Forming A Partnership to Organize Your Business

Forming A Partnership to Organize Your BusinessWhile true partnerships are not as common these days as limited liability companies, they do make sense in some circumstances. They come in a three main varieties.

  • General partnerships are the traditional kind. Unless the general partnership agreement provides otherwise, all partners share equally and have equal control. All partners have unlimited liability for the debts and obligations of the partnership. People can create a general partnership by agreeing that they are general partners. They do not need to file anything with the state to create the entity (as with all these entities, tax filings and business permits are a different matter).
  • Limited partnerships have at least two classes of partners: the general partner and the limited partners. The general partner has almost all the control and unlimited liability, but usually has a small piece of the pie. In order to protect the assets of the individuals involved, the general partner is often a corporation set up especially for this purpose. The limited partners rely on the general partner to manage the business and often have a larger slice of the pie. Their liability is generally limited to the amount they invest. The limited partnership agreement describes, among other things, how money is divided up and how much say the limited partners have in major business decisions. Unlike general partnerships, LPs are creations of statute. In order to form one, one must file with the state and then should have a limited partnership agreement on top of the state filing.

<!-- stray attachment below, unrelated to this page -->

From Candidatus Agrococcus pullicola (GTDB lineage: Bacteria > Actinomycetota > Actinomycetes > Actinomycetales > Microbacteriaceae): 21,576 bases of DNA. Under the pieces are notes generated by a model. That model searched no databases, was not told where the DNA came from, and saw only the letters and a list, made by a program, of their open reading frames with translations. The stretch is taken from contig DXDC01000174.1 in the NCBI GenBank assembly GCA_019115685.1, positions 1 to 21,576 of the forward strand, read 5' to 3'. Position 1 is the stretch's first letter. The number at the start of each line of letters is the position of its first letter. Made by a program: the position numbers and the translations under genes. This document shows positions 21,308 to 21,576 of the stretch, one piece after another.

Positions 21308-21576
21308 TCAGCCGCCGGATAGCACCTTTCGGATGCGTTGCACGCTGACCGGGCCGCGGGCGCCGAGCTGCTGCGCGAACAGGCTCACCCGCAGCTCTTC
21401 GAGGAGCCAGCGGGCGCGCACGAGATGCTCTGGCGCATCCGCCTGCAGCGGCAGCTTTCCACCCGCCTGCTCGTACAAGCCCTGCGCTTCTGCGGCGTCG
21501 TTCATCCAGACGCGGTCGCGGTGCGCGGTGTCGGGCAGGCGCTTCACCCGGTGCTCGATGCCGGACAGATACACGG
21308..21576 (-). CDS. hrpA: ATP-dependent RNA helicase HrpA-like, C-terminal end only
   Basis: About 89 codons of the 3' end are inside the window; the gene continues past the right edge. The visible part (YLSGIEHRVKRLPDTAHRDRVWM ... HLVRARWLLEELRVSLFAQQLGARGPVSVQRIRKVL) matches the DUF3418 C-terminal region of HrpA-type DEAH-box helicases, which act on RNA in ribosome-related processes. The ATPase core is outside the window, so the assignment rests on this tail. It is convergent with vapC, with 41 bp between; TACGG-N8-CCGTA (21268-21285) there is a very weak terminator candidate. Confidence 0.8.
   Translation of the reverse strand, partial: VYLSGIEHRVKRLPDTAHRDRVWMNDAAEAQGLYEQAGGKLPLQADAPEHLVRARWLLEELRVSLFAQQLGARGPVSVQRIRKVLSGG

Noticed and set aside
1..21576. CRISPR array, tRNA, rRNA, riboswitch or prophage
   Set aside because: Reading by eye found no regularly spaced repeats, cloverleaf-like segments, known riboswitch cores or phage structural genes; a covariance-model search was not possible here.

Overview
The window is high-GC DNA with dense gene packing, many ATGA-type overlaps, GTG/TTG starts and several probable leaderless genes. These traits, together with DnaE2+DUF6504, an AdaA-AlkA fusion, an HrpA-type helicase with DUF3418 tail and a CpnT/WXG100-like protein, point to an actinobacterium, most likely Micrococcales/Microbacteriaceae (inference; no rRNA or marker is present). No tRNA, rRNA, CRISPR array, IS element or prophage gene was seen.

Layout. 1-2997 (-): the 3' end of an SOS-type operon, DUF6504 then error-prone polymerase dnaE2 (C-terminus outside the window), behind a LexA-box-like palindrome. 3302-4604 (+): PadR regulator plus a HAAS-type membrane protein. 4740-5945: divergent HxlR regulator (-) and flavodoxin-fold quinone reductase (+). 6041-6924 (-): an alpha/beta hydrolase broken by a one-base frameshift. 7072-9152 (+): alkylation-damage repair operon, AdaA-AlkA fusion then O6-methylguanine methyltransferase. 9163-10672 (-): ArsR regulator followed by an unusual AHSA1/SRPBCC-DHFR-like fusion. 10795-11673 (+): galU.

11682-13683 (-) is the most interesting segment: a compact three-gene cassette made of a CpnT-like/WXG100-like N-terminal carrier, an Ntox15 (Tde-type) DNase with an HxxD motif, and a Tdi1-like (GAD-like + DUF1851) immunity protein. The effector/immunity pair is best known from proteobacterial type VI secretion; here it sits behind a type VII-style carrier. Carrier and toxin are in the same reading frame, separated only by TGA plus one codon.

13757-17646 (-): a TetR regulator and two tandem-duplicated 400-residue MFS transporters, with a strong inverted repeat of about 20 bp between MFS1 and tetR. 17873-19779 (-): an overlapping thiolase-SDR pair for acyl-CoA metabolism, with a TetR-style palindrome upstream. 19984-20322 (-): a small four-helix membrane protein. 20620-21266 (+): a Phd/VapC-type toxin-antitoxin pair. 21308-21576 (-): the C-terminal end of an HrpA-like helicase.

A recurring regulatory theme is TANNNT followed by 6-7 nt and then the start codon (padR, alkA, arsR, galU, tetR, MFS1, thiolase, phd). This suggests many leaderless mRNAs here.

• Limited Liability Partnerships are designed for professional service firm partnerships, like accounting firm partnerships or law firm partnerships. They combine elements of a general partnership with the limited liability of limited partnerships. While many professional service firms are now being organized as limited liability companies, LLPs can still make sense for some. Like LPs, LLPs require one to file with the state, and possibly with a regulatory body for the profession.

Partnerships are usually considered “pass-through” entities for tax purposes.  This means that the net income or net loss is passed through to the individual partners, instead of the entity paying a tax like a corporation does, then paying out a dividend on which the owners get taxed a second time. Whether this makes sense for you depends on your particular situation.  Taxation, control and protection from liability drive the decision how to organize your business.

If you are in Massachusetts, a partnership lawyer in Massachusetts can help.